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Type enforcement for python objects.

Project description

Pystrong. Type enforcement for python objects


This package is inspired by the Python dataclasses. While dataclasses are amazing, I never really liked the way they go about type checking/enforcement. This package offers some clean and simple tools to help with type enforcement in Python.



Use the TypeEnforcer class as a base class and the types you set for the attributes of your derived classes will be enforced throughout the life of the object. When creating the class Person, the first thing the constructor must do is call base classes constructor passing the all attributes with their intended type as key value pairs. Thereafter, the object should behave as normal.

from pystrong import TypeEnforcer

class Person(TypeEnforcer):
    def __init__(self, name, age):
        super().__init__(name=str, age=int) = name
        self.age = age

p = Person('Jake', 32)

Instances of the person class now have a clean repr, and are type enforced.

Person(name:str='Jake', age:int=32) = 55
EnforcedTypeError: Can not assign type: <class 'int'> to attribute 'name'. Must be of type: <class 'str'>

EnforcedTypeError is thrown because the value of the name attribute on a Person object must always be a string.

One caveat with the TypeEnforcer is that you can not add attributes to the class after initializing it due to no type value being set. If you want a object that can have attributes added you can use the InferredTypeEnforcer. This base class will just take the initial value of any attribute infer the type, and treat that as the type to enforce.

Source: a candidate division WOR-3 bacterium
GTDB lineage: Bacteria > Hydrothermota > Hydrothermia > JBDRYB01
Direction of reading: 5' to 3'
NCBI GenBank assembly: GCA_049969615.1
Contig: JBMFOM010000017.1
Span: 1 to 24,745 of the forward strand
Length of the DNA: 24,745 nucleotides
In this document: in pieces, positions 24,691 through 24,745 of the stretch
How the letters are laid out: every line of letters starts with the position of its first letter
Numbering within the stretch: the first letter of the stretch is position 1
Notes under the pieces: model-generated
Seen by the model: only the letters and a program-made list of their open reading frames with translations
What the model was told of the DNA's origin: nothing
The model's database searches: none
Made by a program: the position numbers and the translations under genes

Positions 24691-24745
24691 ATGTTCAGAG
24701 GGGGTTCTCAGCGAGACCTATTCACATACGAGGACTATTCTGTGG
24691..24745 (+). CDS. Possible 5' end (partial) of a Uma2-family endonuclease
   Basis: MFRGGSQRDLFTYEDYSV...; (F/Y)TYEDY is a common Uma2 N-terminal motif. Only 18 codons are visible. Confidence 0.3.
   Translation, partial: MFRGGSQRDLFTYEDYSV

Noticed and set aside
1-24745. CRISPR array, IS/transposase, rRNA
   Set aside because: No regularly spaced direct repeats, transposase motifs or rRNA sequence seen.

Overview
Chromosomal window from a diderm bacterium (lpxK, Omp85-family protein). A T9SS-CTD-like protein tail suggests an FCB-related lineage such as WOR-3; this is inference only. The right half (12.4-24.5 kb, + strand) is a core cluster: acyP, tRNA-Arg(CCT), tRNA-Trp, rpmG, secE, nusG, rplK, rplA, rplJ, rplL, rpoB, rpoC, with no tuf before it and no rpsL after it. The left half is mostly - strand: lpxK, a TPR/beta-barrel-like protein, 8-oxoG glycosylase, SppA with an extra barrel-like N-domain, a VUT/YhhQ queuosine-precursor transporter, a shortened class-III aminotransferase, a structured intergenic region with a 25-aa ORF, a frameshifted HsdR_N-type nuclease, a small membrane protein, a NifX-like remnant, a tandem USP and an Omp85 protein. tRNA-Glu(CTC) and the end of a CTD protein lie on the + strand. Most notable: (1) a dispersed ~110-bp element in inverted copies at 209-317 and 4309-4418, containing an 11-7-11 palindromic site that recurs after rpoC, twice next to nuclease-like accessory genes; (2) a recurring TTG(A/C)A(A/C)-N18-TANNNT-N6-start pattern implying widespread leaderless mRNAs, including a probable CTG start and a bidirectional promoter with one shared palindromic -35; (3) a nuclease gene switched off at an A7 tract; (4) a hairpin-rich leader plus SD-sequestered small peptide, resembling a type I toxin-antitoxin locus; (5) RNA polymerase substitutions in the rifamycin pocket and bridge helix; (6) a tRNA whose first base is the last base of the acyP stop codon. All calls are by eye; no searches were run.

from pystrong import InferredTypeEnforcer

class Person(InferredTypeEnforcer):
   def __init__(self, name, age): = name
        self.age = age

p = Person("Jake", 32)
p.height = 34.65

Person(name:str='Jake', age:int=32, height:float=34.65) = 55
EnforcedTypeError: Can not assign type: <class 'int'> to attribute 'name'. Must be of type: <class 'str'>


There are also some handy decorators to ensure that a method arguments are the right type, or that the method returns the proper type. Using the check_return_types decorator will throw an error if the method returns an invalid type.

from pystrong import check_return_types

@check_return_types(str, int)
def test_success():
    return "Hello World", 500

@check_return_types(str, int)
def test_fail():
    return 500, {"test": "error"}

("Hello World", 500)

EnforcedReturnTypeError: Function 'test_fail' returned '500' of type '<class 'int'>'. Expected return type is '<class 'str'>'.

The check_arg_type decorator can be used to enforce that arguments to the function are of the proper type.

from pystrong import check_arg_type

@check_arg_type(int, str)
def add_10(num, string):
    return num+10

@check_arg_type(int, str)
def error(num, string):
    return "error"

add_10(5, "Hello World")
Hello World

add_10("throw", "error")
EnforcedArgTypeError: Argument 'throw' must be of type <class 'int'>


Pull requests are welcome. For major changes, please open an issue first to discuss what you would like to change.

Please update tests accordingly.



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